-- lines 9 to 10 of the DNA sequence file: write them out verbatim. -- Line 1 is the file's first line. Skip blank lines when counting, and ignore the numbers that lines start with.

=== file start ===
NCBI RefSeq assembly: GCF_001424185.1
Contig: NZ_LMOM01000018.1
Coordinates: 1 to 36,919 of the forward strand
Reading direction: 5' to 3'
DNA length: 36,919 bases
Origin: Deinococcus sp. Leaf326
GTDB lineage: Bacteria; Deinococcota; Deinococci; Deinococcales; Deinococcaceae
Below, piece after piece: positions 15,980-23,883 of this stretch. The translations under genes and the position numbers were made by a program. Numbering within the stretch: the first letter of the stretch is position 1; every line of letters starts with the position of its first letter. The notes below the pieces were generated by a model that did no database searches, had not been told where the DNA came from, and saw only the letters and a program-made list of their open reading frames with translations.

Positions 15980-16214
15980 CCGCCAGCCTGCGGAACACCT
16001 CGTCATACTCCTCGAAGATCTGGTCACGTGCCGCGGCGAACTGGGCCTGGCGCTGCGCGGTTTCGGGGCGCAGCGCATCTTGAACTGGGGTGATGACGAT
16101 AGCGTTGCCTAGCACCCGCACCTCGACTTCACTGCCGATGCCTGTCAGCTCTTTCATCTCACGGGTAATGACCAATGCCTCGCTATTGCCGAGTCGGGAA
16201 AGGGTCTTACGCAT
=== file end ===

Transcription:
Positions 15980-16214
15980 CCGCCAGCCTGCGGAACACCT